Virginia-based Red Truck Bakery takes a classic pecan pie topping, but instead of Karo sludge underneath, you'll find a layer of not-too-sweet bourbon-spiked sweet potato filling. As if that weren't enough, it's topped off with some Kentucky-smoked bourbon sugar. Consider it two classic Southern pies in one , for when you're too full of turkey to choose.
Maybe once in your lifetime, you'll have a pie that's so good it makes you realize that what you've been calling "pie" has been but a shoddy approximation. San Francisco's Three Babes bakes that pie. For Thanksgiving, order the brown butter-pecan, fudgy, cinnamon-scented chocolate-pecan (in a gluten-free graham crust), or baklava-like honey-walnut. Organic local ingredients are baked in all-butter crusts, and even after the trip through the mail, they arrive shatteringly crisp.
It's an all-too-common Thanksgiving scenario: By the time dessert rolls around, you're too stuffed to indulge. For times like these, try the cloud cookies from Bunches & Bunches, in Portland, Oregon. A cross between a meringue and a macaroon, these airy, gluten-free confections are a sweet and, more important, tiny end to the meal. Plus, they come individually wrapped and piled into an impressively designed container.
Entertaining a diverse group of friends and family means catering to a diverse collection of tastes. Eat Boutique has scoured the country for the best homemade syrups, bitters, rimming sugars, and letterpress coasters, and come up with an all-in-one collection to help you kick off your cocktail hour. All you need to add is the booze.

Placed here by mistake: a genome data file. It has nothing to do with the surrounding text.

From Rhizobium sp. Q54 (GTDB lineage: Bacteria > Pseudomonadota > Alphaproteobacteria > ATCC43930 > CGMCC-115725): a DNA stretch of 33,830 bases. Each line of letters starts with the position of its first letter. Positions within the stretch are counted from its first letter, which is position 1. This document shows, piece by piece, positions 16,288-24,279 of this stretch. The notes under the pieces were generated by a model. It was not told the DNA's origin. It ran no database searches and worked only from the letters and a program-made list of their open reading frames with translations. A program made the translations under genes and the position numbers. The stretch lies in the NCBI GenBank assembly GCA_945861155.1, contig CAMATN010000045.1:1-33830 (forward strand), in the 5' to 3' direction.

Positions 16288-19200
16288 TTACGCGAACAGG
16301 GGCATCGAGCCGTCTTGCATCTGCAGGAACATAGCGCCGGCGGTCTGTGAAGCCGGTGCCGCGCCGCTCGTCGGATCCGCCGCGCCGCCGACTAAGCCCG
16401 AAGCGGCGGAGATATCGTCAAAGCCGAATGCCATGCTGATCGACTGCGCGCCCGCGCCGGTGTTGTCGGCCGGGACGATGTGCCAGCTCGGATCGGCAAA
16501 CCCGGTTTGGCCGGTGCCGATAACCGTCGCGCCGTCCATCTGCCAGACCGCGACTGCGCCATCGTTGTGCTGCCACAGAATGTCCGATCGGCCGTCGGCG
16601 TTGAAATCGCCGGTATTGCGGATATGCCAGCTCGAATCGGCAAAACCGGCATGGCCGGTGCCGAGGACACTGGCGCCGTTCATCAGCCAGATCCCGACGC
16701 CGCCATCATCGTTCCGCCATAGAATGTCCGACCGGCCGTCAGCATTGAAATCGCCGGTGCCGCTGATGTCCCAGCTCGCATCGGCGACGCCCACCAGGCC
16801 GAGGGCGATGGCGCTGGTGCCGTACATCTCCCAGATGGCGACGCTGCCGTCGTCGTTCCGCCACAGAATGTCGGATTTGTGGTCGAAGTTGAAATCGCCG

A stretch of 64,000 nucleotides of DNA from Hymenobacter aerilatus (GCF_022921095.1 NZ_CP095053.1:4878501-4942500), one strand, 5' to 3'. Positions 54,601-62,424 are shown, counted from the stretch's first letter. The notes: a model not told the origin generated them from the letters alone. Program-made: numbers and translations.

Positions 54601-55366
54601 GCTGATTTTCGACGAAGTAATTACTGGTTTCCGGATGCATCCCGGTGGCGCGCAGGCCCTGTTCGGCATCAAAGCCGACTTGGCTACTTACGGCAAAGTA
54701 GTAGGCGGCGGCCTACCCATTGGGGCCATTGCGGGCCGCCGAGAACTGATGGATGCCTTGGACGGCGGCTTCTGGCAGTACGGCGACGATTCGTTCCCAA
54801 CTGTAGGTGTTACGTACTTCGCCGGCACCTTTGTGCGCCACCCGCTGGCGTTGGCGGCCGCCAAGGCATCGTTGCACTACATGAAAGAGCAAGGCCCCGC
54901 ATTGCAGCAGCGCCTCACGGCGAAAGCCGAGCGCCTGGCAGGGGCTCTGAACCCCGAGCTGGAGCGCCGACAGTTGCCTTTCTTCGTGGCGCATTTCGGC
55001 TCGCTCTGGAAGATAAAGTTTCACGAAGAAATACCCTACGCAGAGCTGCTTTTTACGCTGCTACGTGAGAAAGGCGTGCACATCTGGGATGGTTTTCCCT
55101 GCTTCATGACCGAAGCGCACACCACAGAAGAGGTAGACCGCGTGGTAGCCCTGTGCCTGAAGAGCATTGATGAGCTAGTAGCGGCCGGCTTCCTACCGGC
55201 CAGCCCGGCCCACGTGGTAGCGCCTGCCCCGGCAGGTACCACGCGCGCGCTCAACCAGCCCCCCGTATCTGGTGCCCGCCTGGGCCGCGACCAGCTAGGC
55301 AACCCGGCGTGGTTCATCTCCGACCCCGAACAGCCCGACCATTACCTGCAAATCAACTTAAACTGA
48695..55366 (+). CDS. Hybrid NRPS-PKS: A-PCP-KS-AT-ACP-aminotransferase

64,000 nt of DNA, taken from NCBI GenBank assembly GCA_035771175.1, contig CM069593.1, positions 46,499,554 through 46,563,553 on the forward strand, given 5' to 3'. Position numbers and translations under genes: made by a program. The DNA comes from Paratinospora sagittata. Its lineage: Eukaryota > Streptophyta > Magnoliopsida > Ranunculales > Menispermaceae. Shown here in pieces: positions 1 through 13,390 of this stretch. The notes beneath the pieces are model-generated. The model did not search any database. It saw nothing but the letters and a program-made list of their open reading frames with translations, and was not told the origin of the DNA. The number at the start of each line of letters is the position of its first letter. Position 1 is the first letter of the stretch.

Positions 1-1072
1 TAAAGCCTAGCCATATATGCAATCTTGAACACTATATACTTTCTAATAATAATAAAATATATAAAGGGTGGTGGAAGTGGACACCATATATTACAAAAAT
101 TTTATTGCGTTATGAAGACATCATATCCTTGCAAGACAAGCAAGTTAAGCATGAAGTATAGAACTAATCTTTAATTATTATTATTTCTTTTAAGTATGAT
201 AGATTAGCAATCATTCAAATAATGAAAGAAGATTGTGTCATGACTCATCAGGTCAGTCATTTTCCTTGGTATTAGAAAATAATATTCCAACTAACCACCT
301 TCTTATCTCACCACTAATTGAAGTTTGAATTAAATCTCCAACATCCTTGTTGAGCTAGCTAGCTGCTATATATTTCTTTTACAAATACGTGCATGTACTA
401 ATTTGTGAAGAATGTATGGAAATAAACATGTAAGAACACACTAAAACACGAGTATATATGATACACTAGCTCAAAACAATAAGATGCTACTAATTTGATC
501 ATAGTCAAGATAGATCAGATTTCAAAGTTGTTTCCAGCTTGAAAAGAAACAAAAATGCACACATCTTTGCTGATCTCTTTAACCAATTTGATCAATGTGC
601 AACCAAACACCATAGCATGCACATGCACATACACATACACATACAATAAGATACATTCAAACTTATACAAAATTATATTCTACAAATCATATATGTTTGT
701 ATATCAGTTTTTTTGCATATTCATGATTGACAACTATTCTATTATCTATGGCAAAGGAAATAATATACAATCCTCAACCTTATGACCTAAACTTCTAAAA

It's hard to find a wine that can stand up to the flavor onslaught that Thanksgiving dinner brings to the table. But this Gamay is as refreshing as a glass of cranberry juice, and won't weigh you down as you reach for another plate of stuffing.
Hard apple cider is often either so sweet it doesn't pair with food, or so dry it tastes like talcum powder. Bellwether's ciders manage to be refreshingly crisp while also tasting like actual apples (breeds include Brown Snout, Dabinette, and Chisel Jersey). The offerings range from sweet to dry, still and sparkling. We recommend the dry sparkling ones (especially the Legacy and King Baldwin) with turkey.
The Vermont-based Wood family has been making boiled cider for over one hundred years. Their sweet-tart all-cider syrup is a 9-1 reduction that adds a bit of autumn to your turkey, your baked squash, or your apple pie. Our favorite way to use it? Stirred into a cocktail (or mocktail!).